Just a link April 5, 2009Posted by dorigo in Blogroll, news, physics, science.
Tags: Higgs boson, science reporting, Tevatron
I read with amusement (and some effort) a spanish account by Francis (th)E mule of Michael Dittmar’s controversial seminar of last March 19th. I paste the link here for several reasons: since I believe it might be of interest to some of you, to have a place to store it, and because I am not insensitive to flattery:
“Entre el público se encontraba Tomasso Dorigo [...] (r)esponsable del mejor blog sobre física de partículas elementales del mundo”
Muchas gracias, Francis -but please note: my name spells with two m’s and one s!
Anybody with an AAAS subscription willing to do me a favor ? February 20, 2009Posted by dorigo in news, personal, physics, science.
Tags: Higgs boson, journalism, LHC, science outreach, science reporting, Tevatron
Here I am, once again improperly and shamelessly using this public arena for my personal gain. This time, I need help from one of you who has a subscription to the American Association for the Advancement of Science.
It so happens that a couple of weeks ago I gave a phone interview to Adrian Cho about the LHC, the Tevatron, and the hunt for the Higgs boson. We discussed various scenarios, the hunt going on at the Tevatron, and other stuff. I am curious to know what Adrian made of our half-hour chat. Today, I realized that the article has been published, but I have no access to the it, since it is available at the Science Magazine site only for AAAS members.
I have to say, Adrian should have been kind enough to forward me a copy of the piece that benefitted from the interiew. I am sure he forgot to do it and once he reads this he will regret it, or maybe he thinks I am a member of the AAAS already… Adrian, you are excused. But this leaves me without the article for a while, and I am a curious person… So if you have an AAAS account and you are willing to break copyright rules, I beg you to send me a file with the article! My email is dorigo (at) pd (dot) infn (dot) it. Thank you!
And, to show you just how serious I am when I say I am shameless, here’s more embarassment: if you are a big shot of the AAAS, do you by any chance give free membership to people who do science outreach to the sole benefit of the advancement of Science ?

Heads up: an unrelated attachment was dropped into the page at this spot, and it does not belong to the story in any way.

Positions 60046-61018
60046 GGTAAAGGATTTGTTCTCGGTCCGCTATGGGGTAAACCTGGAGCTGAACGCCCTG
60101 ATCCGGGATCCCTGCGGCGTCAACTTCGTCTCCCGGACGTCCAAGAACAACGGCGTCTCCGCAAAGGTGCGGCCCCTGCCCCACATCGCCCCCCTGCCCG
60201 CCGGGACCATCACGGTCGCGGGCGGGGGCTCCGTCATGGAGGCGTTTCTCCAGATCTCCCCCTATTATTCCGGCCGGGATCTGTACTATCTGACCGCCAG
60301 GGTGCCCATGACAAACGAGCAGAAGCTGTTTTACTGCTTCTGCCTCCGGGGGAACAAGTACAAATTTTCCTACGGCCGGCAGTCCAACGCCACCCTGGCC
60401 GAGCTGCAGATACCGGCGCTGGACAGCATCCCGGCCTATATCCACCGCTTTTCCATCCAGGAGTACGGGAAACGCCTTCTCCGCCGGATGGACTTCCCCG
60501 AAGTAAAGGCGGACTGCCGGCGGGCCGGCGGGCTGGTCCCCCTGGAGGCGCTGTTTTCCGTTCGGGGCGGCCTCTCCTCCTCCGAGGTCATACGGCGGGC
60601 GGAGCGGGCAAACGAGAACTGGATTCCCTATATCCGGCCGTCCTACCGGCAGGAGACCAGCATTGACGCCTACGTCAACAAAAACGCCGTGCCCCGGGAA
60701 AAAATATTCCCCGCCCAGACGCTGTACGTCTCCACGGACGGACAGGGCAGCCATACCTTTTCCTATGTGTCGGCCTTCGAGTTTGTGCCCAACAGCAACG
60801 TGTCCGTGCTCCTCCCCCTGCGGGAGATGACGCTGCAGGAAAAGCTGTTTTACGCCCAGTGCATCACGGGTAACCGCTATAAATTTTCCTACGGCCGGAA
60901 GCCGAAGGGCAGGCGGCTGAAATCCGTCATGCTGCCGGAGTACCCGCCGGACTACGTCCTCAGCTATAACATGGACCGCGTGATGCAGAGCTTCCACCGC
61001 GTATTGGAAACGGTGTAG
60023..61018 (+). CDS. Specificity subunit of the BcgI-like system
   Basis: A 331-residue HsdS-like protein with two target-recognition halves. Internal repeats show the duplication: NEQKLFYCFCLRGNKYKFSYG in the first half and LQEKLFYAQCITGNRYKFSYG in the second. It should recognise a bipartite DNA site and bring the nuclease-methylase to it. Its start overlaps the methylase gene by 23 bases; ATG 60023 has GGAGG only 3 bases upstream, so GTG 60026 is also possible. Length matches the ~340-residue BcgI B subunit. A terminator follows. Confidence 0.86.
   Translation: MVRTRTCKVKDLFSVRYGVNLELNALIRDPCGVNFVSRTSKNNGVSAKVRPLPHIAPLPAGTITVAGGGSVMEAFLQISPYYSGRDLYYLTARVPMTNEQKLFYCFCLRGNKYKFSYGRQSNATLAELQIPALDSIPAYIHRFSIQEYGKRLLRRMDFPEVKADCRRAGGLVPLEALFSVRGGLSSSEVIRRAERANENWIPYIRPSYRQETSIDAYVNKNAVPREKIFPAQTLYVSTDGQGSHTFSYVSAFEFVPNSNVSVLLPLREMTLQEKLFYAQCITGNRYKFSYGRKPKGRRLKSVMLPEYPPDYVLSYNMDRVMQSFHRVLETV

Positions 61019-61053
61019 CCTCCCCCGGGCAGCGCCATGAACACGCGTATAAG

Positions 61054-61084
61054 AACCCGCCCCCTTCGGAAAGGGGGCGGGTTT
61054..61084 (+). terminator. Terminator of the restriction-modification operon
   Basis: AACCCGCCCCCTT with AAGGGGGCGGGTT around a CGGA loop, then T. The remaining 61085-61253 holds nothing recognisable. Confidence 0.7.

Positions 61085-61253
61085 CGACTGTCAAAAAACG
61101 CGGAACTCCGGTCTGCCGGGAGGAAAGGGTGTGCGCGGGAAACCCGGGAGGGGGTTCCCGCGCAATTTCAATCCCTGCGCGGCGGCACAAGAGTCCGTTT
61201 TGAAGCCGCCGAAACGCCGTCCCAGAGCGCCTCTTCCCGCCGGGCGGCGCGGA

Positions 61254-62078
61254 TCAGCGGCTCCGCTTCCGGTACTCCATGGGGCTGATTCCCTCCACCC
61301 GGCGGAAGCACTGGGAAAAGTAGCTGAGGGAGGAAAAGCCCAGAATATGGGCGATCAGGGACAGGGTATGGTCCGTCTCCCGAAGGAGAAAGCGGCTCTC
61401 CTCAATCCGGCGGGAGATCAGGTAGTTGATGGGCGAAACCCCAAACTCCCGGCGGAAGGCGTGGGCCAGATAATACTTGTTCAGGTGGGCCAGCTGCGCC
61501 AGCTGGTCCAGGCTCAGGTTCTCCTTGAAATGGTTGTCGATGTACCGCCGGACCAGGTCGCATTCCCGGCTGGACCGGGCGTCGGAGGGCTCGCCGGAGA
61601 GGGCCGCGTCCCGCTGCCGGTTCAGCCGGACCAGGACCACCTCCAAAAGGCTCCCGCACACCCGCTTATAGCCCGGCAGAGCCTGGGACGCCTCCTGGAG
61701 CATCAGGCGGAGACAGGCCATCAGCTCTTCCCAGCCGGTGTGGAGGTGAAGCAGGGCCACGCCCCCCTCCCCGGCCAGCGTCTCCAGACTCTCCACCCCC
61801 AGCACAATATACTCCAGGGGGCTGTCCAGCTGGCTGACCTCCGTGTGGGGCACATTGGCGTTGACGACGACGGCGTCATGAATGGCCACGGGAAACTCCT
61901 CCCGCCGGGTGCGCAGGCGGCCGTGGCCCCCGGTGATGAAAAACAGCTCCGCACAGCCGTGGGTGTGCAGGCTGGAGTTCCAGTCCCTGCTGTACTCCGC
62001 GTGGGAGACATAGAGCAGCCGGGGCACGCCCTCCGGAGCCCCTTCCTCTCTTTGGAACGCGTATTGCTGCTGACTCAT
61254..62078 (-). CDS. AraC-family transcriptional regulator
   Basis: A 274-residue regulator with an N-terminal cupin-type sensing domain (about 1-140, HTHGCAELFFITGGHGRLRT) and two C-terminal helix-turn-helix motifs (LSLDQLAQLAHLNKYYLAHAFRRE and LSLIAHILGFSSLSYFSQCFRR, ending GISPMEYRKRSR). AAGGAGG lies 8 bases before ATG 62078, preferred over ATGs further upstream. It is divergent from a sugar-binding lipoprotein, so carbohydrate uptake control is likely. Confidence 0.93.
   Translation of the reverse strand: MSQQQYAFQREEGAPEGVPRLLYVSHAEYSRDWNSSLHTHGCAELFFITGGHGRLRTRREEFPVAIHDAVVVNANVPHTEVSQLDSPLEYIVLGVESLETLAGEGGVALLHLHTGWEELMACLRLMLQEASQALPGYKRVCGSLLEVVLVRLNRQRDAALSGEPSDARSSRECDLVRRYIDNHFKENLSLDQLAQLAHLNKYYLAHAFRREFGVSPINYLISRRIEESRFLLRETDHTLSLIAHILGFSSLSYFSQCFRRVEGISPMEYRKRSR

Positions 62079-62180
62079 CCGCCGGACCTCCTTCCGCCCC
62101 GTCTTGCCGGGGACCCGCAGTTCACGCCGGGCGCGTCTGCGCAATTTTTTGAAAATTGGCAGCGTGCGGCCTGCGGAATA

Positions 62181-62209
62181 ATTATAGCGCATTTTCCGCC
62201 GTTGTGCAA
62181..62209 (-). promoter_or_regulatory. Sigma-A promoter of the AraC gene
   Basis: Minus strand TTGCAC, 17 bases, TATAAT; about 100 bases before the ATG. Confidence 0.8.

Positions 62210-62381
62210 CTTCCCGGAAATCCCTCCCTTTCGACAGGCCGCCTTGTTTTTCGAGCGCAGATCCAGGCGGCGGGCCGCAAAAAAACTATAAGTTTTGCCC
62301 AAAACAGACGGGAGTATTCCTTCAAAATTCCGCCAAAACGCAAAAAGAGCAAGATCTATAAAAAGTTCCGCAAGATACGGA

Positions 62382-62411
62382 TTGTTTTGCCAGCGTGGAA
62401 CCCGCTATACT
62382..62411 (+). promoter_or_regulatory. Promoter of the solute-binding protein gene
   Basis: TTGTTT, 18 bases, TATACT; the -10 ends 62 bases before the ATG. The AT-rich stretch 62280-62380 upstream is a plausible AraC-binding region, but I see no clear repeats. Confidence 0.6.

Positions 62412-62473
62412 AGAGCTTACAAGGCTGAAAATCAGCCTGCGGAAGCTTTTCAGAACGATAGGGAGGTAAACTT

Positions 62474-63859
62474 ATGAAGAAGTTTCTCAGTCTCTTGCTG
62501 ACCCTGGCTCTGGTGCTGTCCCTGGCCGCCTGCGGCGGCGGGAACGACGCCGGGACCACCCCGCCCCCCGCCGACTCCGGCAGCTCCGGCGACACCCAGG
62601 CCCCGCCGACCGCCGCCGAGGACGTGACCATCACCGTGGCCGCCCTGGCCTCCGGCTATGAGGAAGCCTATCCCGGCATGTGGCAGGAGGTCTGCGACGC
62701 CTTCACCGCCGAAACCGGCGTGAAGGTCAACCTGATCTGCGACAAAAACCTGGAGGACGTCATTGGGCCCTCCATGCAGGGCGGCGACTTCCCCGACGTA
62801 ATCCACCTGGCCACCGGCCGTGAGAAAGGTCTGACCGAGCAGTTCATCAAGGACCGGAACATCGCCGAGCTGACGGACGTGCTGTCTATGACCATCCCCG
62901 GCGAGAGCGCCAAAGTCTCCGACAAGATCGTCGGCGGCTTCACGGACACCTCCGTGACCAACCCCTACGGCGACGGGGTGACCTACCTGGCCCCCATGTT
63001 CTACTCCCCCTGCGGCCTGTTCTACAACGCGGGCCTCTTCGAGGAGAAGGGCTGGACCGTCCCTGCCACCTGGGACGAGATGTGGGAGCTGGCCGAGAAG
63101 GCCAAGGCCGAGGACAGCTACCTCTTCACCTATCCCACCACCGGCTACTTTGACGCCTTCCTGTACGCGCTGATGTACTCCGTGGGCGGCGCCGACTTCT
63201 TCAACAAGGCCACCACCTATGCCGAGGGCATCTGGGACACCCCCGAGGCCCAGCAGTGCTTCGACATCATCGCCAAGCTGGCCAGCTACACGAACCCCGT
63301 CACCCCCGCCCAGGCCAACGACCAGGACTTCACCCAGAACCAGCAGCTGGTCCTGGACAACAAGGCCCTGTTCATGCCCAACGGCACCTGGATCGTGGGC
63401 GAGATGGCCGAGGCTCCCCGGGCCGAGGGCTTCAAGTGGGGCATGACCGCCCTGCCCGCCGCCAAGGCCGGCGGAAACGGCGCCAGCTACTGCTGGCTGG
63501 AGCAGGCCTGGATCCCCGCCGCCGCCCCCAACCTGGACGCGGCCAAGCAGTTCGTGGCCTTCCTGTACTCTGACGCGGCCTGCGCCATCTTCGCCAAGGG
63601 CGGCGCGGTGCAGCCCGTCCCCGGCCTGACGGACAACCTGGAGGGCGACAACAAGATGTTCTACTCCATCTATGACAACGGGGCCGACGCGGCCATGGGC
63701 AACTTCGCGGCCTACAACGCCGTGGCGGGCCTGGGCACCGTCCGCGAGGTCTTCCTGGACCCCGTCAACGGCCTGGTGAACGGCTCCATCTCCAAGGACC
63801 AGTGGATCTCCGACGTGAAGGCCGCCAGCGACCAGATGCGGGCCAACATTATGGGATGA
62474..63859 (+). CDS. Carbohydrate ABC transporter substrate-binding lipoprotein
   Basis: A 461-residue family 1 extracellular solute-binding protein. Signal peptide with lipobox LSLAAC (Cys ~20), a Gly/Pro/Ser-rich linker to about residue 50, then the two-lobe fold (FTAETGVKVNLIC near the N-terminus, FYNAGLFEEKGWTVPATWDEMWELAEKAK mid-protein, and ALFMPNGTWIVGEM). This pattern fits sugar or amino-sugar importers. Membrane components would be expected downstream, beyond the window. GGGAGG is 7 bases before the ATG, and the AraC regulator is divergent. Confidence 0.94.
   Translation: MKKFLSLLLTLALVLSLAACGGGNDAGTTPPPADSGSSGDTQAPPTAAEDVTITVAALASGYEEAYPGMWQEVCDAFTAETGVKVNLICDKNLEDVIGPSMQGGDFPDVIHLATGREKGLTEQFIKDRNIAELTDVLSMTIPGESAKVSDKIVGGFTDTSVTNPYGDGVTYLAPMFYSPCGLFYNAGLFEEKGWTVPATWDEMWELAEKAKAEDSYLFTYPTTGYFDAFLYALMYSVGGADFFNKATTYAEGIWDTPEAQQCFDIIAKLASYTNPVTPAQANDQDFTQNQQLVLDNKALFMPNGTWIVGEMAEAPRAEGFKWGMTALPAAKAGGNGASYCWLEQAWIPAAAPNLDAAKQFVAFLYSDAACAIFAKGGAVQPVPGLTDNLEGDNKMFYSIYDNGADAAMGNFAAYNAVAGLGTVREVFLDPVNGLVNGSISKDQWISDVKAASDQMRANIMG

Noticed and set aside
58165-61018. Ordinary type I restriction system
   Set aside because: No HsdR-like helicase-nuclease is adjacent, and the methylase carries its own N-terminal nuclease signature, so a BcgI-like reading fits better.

UPDATE: I am always amazed by the power of internet and blogging. These days you just have to ask and you will be given! So, thanks to Peter and Senth, I got to read the article by Adrian Cho.
I must admit I am underwhelmed. Not by the article, which is incisive and to the point. Only, I should know that science journalists quote you for 1% of what you tell them, and use the rest to get informed and write a better piece. In fact, the piece starts by quoting me:
“Three years ago, nobody would have bet a lot that the Tevatron
would be competitive [with the LHC] in the Higgs search. Now I think the tables are almost turned,” says Tommaso Dorigo, a physicist from the University of Padua in Italy who works with the CDF particle detector fed by the Tevatron and the CMS particle detector fed by the LHC.
… but that is the only quote. I can console myself by noting I am in quite good company: experiment spokespersons, Fermilab director Pier Oddone, CERN spokesperson James Gillies…
Do not take their advice, they are not known for their brains! January 7, 2009Posted by dorigo in internet, news, science.
Tags: journalists, media, pseudoscience, science reporting
Sense about Science, the british organization which
respond[s] to the misrepresentation of science and scientific evidence on issues that matter to society, from scares about plastic bottles, fluoride and the MMR vaccine to controversies about genetic modification, stem cell research and radiation [...],
has issued their 2008 report on many dangerous claims held by celebrities about scientific issues, exposing their falsity and the scientific facts that prove it. The claims that the Tom Cruises, the Mariah Careys, the Kelly Osbournes distribute are dangerous not so much for their content, but because of the enormous amplification those claims get by the media, always hunting for anything connected to famous people.
While commendable, the report is a drop in the sea, as it does not address the source of the problem: the pseudo-scientific approach that newspapers and other media deliberately choose to support. It is in fact the responsibility of the journalists if those claims are reported without commentary or the opinion of a scientist. It would take them the effort of a phone call in most instances, but they fear to bore or distract their readers. That is nonsense! Really, the newspapers and magazines would not sell fewer copies if they appended a few lines of healthy, matter-of-fact criticism to the farnetications of the starlet on duty.
My suggestion would be to expose the journalists rather than the celebrities! A well-organized site targeting professional writers and commenters would go a longer way in this fight against the diffusion of pseudo-science, because these people do it for a living. SAS does not seem to be aiming in that direction. Are readers of this blog aware of any such enterprise ? It would get my support.
In any case, the SAS report is interesting. You can download it from this link for an entertaining break. Happy reading!